Sponsored by an educational grant from Zoetis Petcare
Updated May 2020
Most (65%) dogs achieved treatment success after the first CYTOPOINT injection.
A second and third injection at monthly intervals increased treatment success to 85% and 93% of dogs, respectively.
For dogs that did not achieve the desired response after the first injection, 79% were treatment successes with subsequent injections of CYTOPOINT.
Four-week postinjection progress examinations were important to determine whether additional CYTOPOINT injections were of benefit.
CYTOPOINT to Treat Canine Allergic Dermatitis
Canine skin allergies—and accompanying pruritus—are the leading cause of yearly pet insurance claims.1 However, treatment options for canine atopic dermatitis (AD) and associated pruritus are not always ideal. For example, the International Committee on Allergic Diseases of Animals considers antihistamines to be of little to no benefit in the treatment of acute flares of AD.2,3 In addition, studies have suggested that 10% to 81% of patients receiving glucocorticoids or cyclosporine may experience adverse effects.4 Thus, clinicians may look for other treatment options for patients with a chronic disease that can impact patient’s and pet owner’s quality of life.5
CYTOPOINT (canine allergic dermatitis immunotherapeutic) is shown to be effective for the treatment of allergic dermatitis and atopic dermatitis in dogs.6
CYTOPOINT is a caninized monoclonal antibody that neutralizes interleukin31,6 a pruritus-inducing inflammatory cytokine.7 This therapy is safe and effective for dogs of all ages and sizes, those receiving a variety of concomitant medications, and those with comorbidiites.8-12 CYTOPOINT is labeled for administration every 4-8 weeks as needed.13 A blinded, placebo-controlled pivotal field trial of CYTOPOINT in dogs with AD showed it was effective in reducing initial client pruritus visual analog scale (PVAS) scores by 50% or more in 57% of patients at 28 days.10 In addition, 69% of study dogs were regarded as treatment successes (defined as a minimum 20 mm reduction in PVAS) at day 28.10
In a retrospective study, ≈90% (87.8%) of patients with a variety of allergic dermatoses (eg, AD, adverse food reaction [AFR], allergic disease of undetermined cause [ADUC]) receiving CYTOPOINT were regarded as treatment success (defined as ≥20 mm on a PVAS).11 Thus, CYTOPOINT has demonstrated efficacy not only in dogs with AD but also in dogs with other skin allergies, even when the specific cause of allergic dermatitis is uncertain.
Starts providing itch relief within 24 hours10
Lasts for 4 to 8 weeks12
Effective in dogs of any size10,11
Helps treat different causes of allergic itch (eg, atopic, food, flea)11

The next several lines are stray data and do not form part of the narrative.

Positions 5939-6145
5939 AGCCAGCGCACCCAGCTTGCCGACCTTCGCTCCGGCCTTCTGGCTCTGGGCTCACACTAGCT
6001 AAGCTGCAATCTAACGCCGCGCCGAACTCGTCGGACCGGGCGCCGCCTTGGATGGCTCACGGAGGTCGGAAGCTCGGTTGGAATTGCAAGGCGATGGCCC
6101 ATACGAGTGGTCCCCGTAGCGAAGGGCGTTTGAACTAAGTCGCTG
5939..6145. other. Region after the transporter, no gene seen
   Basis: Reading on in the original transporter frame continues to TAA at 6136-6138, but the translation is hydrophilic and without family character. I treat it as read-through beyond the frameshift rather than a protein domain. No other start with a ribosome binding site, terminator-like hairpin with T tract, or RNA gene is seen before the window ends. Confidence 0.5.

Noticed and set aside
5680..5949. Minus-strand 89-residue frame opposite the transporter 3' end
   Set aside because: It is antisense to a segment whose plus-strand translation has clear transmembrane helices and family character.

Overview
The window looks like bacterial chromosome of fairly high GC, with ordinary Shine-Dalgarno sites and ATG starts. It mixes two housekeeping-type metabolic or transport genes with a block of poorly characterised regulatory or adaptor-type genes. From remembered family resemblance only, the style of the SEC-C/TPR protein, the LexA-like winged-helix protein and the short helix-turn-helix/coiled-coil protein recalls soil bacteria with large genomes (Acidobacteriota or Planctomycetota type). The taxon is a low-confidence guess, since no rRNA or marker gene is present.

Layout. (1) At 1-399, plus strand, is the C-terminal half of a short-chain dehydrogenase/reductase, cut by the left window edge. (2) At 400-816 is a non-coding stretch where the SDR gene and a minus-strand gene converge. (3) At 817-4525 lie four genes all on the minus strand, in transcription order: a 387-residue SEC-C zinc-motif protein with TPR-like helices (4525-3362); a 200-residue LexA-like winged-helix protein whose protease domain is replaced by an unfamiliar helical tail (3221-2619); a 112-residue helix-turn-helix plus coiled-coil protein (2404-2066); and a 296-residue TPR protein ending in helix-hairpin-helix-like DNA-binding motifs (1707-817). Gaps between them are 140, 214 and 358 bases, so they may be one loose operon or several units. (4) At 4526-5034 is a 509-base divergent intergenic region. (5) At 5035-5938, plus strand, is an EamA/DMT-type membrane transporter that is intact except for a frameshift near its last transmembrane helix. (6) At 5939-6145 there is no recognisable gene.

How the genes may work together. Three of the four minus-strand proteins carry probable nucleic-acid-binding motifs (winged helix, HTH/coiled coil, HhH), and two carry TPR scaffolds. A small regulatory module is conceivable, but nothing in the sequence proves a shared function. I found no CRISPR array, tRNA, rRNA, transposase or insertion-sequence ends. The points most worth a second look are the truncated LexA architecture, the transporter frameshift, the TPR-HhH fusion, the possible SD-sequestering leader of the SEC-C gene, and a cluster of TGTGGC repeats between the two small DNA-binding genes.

In the study reported here, most appropriate candidates that did not completely respond to an initial injection showed treatment success after 1 to 2 subsequent injections.
Administration of CYTOPOINT should include a progress examination after 1 month.
A Study to Determine the Value of Additional CYTOPOINT Injections in Optimizing Patient Response13
During CYTOPOINT’s conditional licensing period, Zoetis determined that some dogs responded incompletely to a single injection but demonstrated additional improvement after a second or third injection. A clinical study was conducted by Zoetis to assess the effect of additional CYTOPOINT injections in dogs with an initial incomplete response. The study investigators were veterinary dermatologists and the population included client-owned dogs that had confirmed AD and, at the time of entry into the study, had a PVAS score ≥50 mm and were free of ectoparasitic, bacterial, and fungal dermatitis. Candidates could also have diagnostically confirmed but actively managed flea allergic dermatitis in addition to AD.
Dogs in the study were prohibited from receiving potentially confounding medications (eg, glucocorticoids, antihistamines, cyclosporine, other antiinflammatory or immunosuppressant drugs). Limited exceptions were made for dogs receiving long-term therapy indicated to prevent allergic flares or for the treatment of unrelated conditions (eg, carprofen, omega-3 fatty acids, allergen-specific immunotherapy) if the patient had been stable on that medication for a number of months dictated by therapy category (eg, 3 months for incidental illness, 6 weeks for hypoallergenic diet, 8 months for desensitization immunotherapy).
Dogs that had a PVAS of ≥50 mm on the first day of the study (day 0) or ≥36 mm at any subsequent visit received a CYTOPOINT injection and were asked to return 30 days later (±3 days for owner convenience) for a total of up to 4 total visits (days 0, 30, 60, and 90). At each visit, a clinician performed a physical examination and collected the pet owner’s completed PVAS assessment. The PVAS assessment is a validated, easy, and repeatable method for owners to determine the severity of pruritus in their dog. A score is assigned on a sliding scale from 0 (normal dog) to 100 (extremely severe itch), with 20 mm representing very mild/occasional itching, 40 mm mild/frequent itching, and 60 mm moderate/regular episodes of itching.14
Of note, although patients with a 36-mm PVAS were given a CYTOPOINT injection and returned for a repeat visit, a 20-mm reduction in PVAS from the original starting point was considered a treatment success based on initial CYTOPOINT pivotal efficacy studies and subsequent assessment studies.11,13